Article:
Before starting, I will refer to this game as Biohazard since that is the actual name and game I am reviewing and not the domestic version known as Resident Evil.
Capcom and Shinji Mikami released the original Biohazard for Playstation in 1996, with a Domestic release in 1997 (Resident Evil). The series was an instant success. It brought many changes to the horror genre that was once unpopular, and made it mainstream. Biohazard went on to have multiple sequels and saw life on multiple platforms. Another Capcom classic has been created. Last year, Capcom announces full exclusive rights to Nintendo’s Gamecube for their Biohazard games. Included in the announcement is a remake of Biohazard and ports of its sequels. Plus the GameCube will also see the release of a new additions to the series, Biohazard 0 and 4. With all that said, let’s dive into the review of Biohazard: Re-Make.
The Story of Biohazard (Resident Evil) Re-Make:
The game takes place in Raccoon City. Strange reports over murder have been surfacing lately. They have all taken place near the forest, where victims were found … eaten. BRAVO team is sent into the woods to take a look, but all radio contact with them is lost soon after. The Raccoon City STARS are sent in. They land and find the wreckage of the BRAVO Team’s helicopter. Suddenly, the are attacked by monstrous dogs and seek refuge inside a mansion nearby. They begin to search to mansion and uncover the details of what went on and what caused the creatures to mutate…
You take on the roll of either Chris Redfield or Jill Valentine. Each goes through all the same things but will see slightly different events throughout the game. There are also different endings for each of them to uncover depending on what you do in the game. Each will team up with another character, also Jill carries a lock pick while Chris must find and use keys, and Jill can carry more items at a time than Chris. Play both and find out which presents the bigger challenge.
First off this game is the first 2-DISC Gamecube game, if that’s any indication. Biohazard also includes a free Memory Card 59 (nice stickers for them as well) and it’s packaged in a thicker case than the usual Japanese packaging. Unfortunately when Biohazard sees a release as Resident Evil on our shores it will not include the free Memory Card. Nintendo of America haven’t wised up to this great idea our friends in Japan get. Nice boxart, and manual. The game boots up and we already have the feeling of Biohazard with a clip of a zombie arising from underneath a sheet. Then we are taken to the Biohazard Main Screen where three options are selectable. New Game, Load Game, and Options (Brightness, Sound, etc.)
When you begin a New Game expect to hear “BIOHAZARD!” in the deep voice we have all known from the previous installments. Beginning a new game will treat you to an amazing opening video that explains the story so far for Biohazard. The power of the Gamecube has really allowed for this to be an awesome opening video. Once you begin to play the game you will see that the cut scenes are done real-time. Very similar menus of the original games but with that enhancement to them. Overall we see familiar aspects in the presentation combined with an enhancement to allow for an even better look and feel to a six-year old game.
Shinji Mikami has realized a vision on the Gamecube. It is stunning, and anything previously tried is blown away by Biohazard: The Re-Make, which has got to be the most visually satisfying game made in years. I have yet to see a game as beautiful as Biohazard. Everything has been revamped and built straight up for the Gamecube hardware and it is truly visible. Capcom’s efforts are clearly shown here. Prepared to be blown away, this is one of the greatest efforts done graphically by any developer. When I first looked around the mansion, I couldn’t recognize it. Almost nothing of the original mansion remains, except for the way some of the rooms are laid out. The worlds of the Spencer Mansion are realistic-looking, and the shadows and lighting are truly accurate.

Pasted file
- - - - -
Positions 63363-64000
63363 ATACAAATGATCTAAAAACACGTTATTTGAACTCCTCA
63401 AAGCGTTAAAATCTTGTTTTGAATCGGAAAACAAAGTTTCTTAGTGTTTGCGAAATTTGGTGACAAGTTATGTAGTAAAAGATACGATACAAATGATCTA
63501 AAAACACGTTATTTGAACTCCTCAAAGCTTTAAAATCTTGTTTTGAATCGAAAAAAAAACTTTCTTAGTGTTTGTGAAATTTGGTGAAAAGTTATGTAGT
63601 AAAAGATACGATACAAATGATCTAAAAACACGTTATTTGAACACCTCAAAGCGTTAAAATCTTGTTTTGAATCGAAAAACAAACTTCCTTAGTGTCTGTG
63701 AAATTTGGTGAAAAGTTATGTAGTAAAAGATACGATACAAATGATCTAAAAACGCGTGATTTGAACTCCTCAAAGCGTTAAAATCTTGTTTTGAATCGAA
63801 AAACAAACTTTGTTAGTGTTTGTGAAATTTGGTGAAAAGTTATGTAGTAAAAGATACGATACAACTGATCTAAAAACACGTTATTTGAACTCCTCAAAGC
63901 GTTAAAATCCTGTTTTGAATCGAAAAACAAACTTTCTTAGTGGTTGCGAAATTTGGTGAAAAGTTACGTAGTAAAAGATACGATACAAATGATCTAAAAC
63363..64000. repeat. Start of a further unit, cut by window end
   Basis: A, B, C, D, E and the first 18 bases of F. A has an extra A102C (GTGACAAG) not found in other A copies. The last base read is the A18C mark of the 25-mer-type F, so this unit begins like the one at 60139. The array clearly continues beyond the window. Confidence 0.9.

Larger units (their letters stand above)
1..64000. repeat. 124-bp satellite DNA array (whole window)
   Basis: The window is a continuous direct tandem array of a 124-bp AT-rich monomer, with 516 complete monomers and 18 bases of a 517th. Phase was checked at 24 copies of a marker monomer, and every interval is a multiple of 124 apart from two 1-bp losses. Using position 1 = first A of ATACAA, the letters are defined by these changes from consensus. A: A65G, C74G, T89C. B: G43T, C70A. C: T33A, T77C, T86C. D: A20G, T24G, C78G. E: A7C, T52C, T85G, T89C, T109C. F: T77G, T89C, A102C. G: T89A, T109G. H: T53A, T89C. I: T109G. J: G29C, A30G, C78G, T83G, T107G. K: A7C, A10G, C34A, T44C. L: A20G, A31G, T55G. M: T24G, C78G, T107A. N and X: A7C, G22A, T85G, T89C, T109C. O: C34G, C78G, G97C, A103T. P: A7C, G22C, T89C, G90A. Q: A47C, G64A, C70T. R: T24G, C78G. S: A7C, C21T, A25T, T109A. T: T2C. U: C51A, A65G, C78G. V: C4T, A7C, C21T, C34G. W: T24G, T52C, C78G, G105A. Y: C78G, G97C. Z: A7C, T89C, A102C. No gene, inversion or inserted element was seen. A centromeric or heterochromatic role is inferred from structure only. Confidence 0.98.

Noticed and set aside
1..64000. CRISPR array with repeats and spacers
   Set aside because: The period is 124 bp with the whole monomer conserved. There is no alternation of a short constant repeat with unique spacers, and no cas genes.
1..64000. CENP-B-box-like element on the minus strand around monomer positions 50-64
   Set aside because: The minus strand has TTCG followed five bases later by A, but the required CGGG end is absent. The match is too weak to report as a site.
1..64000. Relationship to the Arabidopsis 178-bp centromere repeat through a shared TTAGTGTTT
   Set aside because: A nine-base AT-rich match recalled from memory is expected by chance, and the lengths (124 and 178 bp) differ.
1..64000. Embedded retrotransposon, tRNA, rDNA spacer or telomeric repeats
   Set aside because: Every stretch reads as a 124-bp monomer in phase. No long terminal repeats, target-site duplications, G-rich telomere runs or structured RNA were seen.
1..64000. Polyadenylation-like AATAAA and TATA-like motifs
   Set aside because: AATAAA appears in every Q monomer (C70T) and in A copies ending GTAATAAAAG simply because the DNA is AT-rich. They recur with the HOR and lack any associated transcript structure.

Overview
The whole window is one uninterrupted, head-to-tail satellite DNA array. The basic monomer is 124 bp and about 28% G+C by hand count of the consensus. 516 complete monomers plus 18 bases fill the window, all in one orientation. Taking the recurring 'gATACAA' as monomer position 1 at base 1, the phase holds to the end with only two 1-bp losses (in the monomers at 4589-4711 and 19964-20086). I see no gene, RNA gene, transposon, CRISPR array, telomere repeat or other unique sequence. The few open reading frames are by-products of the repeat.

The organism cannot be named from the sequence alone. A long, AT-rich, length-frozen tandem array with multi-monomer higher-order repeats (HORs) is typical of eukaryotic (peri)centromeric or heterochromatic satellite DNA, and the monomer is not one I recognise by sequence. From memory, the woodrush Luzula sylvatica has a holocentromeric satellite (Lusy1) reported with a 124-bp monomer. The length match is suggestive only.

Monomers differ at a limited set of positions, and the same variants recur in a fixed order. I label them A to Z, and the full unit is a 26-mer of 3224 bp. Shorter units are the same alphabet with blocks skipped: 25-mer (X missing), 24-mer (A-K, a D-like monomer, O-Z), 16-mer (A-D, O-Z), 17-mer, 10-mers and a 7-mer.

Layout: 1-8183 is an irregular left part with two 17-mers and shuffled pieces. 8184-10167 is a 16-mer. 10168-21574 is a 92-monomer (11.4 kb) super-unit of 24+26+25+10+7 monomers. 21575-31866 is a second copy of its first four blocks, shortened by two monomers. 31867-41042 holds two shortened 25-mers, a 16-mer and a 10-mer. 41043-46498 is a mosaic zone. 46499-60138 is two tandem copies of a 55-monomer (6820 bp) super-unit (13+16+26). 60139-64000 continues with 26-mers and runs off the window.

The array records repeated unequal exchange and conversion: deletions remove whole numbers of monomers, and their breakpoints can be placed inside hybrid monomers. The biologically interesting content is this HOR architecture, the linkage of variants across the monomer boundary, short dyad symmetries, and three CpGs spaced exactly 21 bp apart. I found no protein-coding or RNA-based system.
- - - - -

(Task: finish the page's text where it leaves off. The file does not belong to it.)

Unfortunately, the backgrounds are pre-rendered, which doesn’t hinder the game at all. The pre-rendered backgrounds are better than any of Capcom’s efforts. Simply be amazed by the level of detail seen here, and it’s a testament to the fact that there is nothing wrong with pre-rendered backgrounds. Another great feature is the ‘zombie blood’. Where the angle of a gun shot will make is splatter in a certain direction. We see a combination of some fantastic polygon and pre-rendered backgrounds with real time lighting and shadow effects. Candles are almost everywhere, casting their glow, and just like in real life, their light is different than the light given off by a roaring fire or fluorescent lights. Lightning flashes, briefly lighting dim areas (often giving a glimpse of something lurking about), and making you wish you weren’t playing alone, if you chose to do so. The character models are done very well, and the cutscenes are also done well. Lip-synching is done to match the words spoken but lacks facial expressions and the like seen in other Capcom games such as Onimusha 2.
Mikami ‘wants’ you to ‘see’ all that he and his team have labored hard for years on (yes, the game is much longer)- do yourself a favor and honor his request. One of the best visual packages ever assembled. Thank You, Capcom and Shinji Mikami for bringing this wonderful piece of eye-candy to the Nintendo Gamecube.
Amazing sound. The sounds of the Gamecube come to life in the remake. Every footstep sounds extremely authentic, and the lightning sounds true to real lightning. The moans of the zombies are clear, and really authentic. The effects of the guns, people yelling and even the swing of a knife is a grand marvel. The sound really helps add more effect to the scare factor of this game as well as the realism. Each sound is detailed and accurate. From dogs barking to a fireplace burning. The music sets the mood very well, and really tenses you up for the next moment in the game. Without the sound effects you would see a dull game as the sound does play a big role. People complained about the pathetic voice-acting in the Playstation version but do not fear regardless of what other say the voice-acting is done very well and fits each character. Great job on the effects.